- Pay well and offer health insurance. Perks like an office fridge stocked with beer and food truck Fridays may have worked for Millennials, but it won’t impress Gen Z. Having a larger pay check is more important to them than having cold brew coffee on tap.
- Tap into their entrepreneurialism. Most would rather be entrepreneurs than work for you when they graduate. However, offering positions with varying responsibilities is intriguing to them. With their shorter attention spans, they’re not likely to want to do the same thing all day long, or even for more than a couple hours at a time. They prefer to see the bigger picture and how their work is impacting the company as whole. For internships, they would rather work together as a team on multiple projects, than work alone on one single project. For example, rather than hiring a social media intern to only do social media, give them the opportunity to get experience in different areas such as copy writing, business development, or financial analysis.
Q: How is today’s political climate impacting Gen Z—for better or worse?
“The biggest thing about the current political climate is that it’s exacerbating the inherent cynicism that we have as a generation. We have very little faith in the government, which makes us turn to each other to try to create change,” says Himes.
Gen Zers are not afraid to express their political views on social media and among their peers. However, most young people identify themselves as having relatively moderate political views and identify as social liberals. They’re straying away from partisan politics; they don’t necessarily feel strong affinities to a particular party, but rather take sides on a case-by-case, issue-by-issue basis.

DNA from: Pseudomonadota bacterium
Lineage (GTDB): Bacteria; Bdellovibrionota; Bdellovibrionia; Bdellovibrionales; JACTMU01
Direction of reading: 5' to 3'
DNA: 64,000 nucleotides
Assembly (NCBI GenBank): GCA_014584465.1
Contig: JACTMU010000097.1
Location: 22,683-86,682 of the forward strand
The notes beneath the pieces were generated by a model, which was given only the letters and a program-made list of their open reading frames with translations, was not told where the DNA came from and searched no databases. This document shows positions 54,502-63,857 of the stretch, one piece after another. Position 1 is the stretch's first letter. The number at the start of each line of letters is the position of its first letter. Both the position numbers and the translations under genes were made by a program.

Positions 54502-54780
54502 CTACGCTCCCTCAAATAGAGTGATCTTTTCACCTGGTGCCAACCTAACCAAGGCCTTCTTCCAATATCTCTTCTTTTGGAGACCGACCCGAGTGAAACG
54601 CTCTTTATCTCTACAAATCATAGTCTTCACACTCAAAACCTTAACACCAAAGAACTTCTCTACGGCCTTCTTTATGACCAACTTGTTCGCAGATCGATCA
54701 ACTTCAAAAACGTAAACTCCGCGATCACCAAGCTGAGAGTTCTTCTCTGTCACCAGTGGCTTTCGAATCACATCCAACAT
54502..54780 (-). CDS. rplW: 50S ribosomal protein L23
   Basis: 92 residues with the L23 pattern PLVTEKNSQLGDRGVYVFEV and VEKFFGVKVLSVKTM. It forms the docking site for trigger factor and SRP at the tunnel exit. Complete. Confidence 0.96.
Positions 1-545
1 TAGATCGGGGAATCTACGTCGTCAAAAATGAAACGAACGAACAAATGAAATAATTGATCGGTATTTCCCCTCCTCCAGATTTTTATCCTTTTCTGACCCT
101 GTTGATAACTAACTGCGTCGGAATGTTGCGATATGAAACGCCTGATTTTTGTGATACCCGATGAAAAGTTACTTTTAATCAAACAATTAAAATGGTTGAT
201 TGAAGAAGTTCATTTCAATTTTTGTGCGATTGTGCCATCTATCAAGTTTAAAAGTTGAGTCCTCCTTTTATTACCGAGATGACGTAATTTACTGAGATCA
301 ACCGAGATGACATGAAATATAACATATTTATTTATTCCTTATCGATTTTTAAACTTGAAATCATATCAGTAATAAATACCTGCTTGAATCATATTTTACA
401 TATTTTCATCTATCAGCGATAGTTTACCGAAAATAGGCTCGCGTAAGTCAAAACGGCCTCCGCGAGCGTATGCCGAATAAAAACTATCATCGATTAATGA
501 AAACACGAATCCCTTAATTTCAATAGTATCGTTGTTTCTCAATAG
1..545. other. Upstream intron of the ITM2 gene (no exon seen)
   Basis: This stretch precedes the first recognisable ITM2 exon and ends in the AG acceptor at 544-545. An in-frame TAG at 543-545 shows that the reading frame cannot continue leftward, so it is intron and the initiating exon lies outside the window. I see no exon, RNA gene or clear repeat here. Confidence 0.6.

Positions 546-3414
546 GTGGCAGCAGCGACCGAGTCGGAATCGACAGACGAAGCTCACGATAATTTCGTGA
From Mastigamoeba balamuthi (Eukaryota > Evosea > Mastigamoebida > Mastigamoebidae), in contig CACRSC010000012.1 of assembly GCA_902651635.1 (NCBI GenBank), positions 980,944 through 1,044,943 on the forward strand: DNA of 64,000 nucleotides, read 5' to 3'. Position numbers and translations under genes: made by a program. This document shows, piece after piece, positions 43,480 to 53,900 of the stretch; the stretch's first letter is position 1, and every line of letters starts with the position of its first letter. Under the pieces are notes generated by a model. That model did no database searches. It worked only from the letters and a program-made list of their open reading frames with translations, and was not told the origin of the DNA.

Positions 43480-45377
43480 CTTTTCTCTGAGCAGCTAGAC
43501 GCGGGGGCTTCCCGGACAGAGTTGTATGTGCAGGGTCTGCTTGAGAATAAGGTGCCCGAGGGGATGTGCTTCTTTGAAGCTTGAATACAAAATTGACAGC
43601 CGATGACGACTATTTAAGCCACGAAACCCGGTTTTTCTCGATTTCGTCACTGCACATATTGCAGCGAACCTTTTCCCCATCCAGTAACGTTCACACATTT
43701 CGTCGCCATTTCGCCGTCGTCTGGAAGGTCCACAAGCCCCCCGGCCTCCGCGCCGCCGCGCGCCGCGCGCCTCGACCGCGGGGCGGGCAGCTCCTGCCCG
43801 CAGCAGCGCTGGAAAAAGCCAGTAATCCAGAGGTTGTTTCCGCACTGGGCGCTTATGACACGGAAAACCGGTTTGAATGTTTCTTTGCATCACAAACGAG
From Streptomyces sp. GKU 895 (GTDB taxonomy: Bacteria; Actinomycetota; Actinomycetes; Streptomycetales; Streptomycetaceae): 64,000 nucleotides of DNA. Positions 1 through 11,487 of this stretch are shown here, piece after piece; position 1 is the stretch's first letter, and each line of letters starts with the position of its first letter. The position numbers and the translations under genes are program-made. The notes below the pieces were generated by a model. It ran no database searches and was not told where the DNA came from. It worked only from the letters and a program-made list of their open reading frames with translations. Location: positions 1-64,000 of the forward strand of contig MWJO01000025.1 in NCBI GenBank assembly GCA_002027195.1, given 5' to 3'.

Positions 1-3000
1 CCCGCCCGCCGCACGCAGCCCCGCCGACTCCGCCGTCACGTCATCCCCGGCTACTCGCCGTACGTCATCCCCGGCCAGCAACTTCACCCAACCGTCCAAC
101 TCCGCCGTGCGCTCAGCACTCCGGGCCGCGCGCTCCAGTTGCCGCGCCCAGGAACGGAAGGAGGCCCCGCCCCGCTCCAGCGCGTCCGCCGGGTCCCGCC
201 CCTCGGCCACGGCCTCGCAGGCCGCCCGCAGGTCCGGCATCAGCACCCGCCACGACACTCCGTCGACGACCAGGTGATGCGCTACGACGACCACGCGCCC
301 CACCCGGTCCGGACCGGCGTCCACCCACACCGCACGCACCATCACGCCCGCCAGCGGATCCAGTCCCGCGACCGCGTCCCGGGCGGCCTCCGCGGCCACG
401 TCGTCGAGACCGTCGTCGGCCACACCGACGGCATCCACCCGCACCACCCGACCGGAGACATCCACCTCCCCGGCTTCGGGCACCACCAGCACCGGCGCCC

Brendan Maher, Co-Founder, Millennial Ad Network describes another, more positive way today’s political climate is impacting this generation: “We truly believe that with enough backing on social media, they can directly influence legislation and make a difference, especially when they unify together, their voice is powerful enough to sway leaders to vote on way or another.”
Final Note: Know COPPA
The Children’s Online Privacy Protection Rule (COPPA) from the FTC applies to children under 13. Websites and online services appealing to or targeting children must comply to protect children’s privacy and safety. Here are our recommended guidelines for ensuring you are compliant:
- DON’T collect personal information: name, address, phone, email address, IM or video chat identifier, or any persistent identifier that can be used to recognize a user over time and across different sites.
- Get VERIFIABLE parent consent before collecting information.
- Implement reasonable procedures to protect the security of kids’ personal information.
We want to give one last special thanks to Millennial Ad Network and JÜV Consulting for providing all these great insights on Gen Z!
Do you have questions about reaching Gen Z through the school channel? Let us know by commenting below, or emailing us, and we’ll get you the answers!